If a space walk is carried out within 6 hours of awakening the risk of endothelial injury is intensified [12]. This circadian factor could be triggered partially by higher morning epinephrine levels, which importantly, for space, are not affected by posture [13]. Here again, women would have less risk of endothelial injuries because their epinephrine levels are significantly lower than those of men, as noted above [9]. With lower epinephrine levels, the heart rate on space walks would be predictably lower in women, with less risk of a serious arrhythmia as well.


Estrogen also has a favorable effect on endothelial function and repair and has been shown to increase angiogenesis [14]. These func­tions are particularly useful in spaceflight to assist in compensating the reduction that occurs in platelets. Platelets are the primary source of vascular endothelial growth factor (VEGF) [15,16], which is required for endothelial function and repair, as well as angiogenesis.

Estrogen is also a calcium (Ca) blocker [7], which would reduce the potential for Ca over­load of the mitochondria, shown in experimen­tal animals after spaceflight. These animals also had endothelial injuries [17]. Furthermore elevations of carbon dioxide on spaceflight have been postulated to be conducive to an intracellular shift of Ca [18], which may be less likely in female astronauts [7].   ( See Figure 1)


Lessons from Apollo

A few years ago, I described, what I called " The Apollo 15 Space Syndrome" [11], characterized by severe pain and edema of the finger tips, which were experienced by Irwin and Scott on the lunar surface (all the lunar missions had men only crews). I postulate that this syndrome is due to significant vasospasm of both the arterioles and venous system of the fingers, with fluid trapped distally, and furthermore that these adverse effects could serve as a warning of possible silent ischemia of the coronaries, complicating vasospasm. Considering estrogen reduces vascular smooth muscle tone [7], I postulate that women are far less likely to experience this syndrome [11].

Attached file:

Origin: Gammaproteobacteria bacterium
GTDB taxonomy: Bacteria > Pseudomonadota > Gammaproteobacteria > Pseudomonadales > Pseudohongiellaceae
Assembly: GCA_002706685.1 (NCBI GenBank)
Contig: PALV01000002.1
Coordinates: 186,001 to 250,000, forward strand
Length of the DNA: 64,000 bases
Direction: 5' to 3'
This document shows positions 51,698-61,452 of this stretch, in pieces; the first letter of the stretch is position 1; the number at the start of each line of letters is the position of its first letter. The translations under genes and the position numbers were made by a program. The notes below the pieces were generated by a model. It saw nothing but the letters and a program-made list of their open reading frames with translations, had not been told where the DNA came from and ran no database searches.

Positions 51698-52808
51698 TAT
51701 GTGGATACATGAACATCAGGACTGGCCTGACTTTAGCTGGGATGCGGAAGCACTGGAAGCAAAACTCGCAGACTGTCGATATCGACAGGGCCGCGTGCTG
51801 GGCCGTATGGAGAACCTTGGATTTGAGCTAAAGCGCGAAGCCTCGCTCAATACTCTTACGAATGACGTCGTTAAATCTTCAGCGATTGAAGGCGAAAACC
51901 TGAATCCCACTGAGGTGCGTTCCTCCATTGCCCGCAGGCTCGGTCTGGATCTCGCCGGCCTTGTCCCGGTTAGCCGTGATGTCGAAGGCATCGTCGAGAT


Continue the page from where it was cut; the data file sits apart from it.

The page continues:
The magnesium factor

Men have the wrong genes for space because the male gene ensures higher catecholamine levels [9] for "fight-flight", which was vitally important for prehistoric man. One mechan­ism, conducive to lower Mg ion levels in men, stems from a greater removal of Mg ions from the circulation by chelation, secondary to higher catecholamine-induced free fatty acids. In addition to an ischemic mechanism, formation of higher concentrations of free fatty acids in men would increase the potential for a direct myocardial injury [5]. If in an attempt to reduce spaceflight osteoporosis excess Ca is taken, resulting in an intake of Ca to Mg in a ratio higher than 2:1 still higher levels of catecholamines will be released [2]. The result will be that two of the spaceflight cycles will become even more vicious! (Fig. 1).


On the other hand, estrogen's enhancement of the utilization and uptake of Mg in skeletal muscle and bone provides an important advan­tage for women in space, though insufficiently appreciated because of the insensitivity of normal serum Mg levels. About 60% of Mg is stored in bone. The remainder is stored in skeletal muscle and soft tissues [2]. All the various spaceflight-specific countermeasures, developed over the past four decades, have failed to reduce appreciably the loss of this bone / skeletal muscle reservoir. About 1% of bone is lost per month in space. Magnesium not only reduces the potential for osteoporosis [2], but is required for the maintenance of over 300 separate enzymes [19]. It shares several functions already described for estrogen. Magne­sium is both an antioxidant [19] and Ca blocker [20], and shares the vital roles of regulating endothelial function and repair and angiogenesis with VEGF (reduced in space) and estrogen [2]. In addition, a Mg ion deficit, can lead to adverse effects on the endothelium, characterized by self-sustaining inflammation [19] and triggered by elevations of catecholamines, cytokines, aldosterone and angiotensin, with angiotensin intensified by invariable dehydration. All of these effects have been shown in humans in space [5,8,21]. Insulin resistance, which can be precipitated by a Mg ion deficit, has also been shown in space and this also is conducive to oxidative stress and endo­thelial injury [8]. Women on marginal Mg intakes, which is likely to occur on spaceflight due to invariable malabsorption [4], are less likely to develop a Mg ion deficit than men are [2].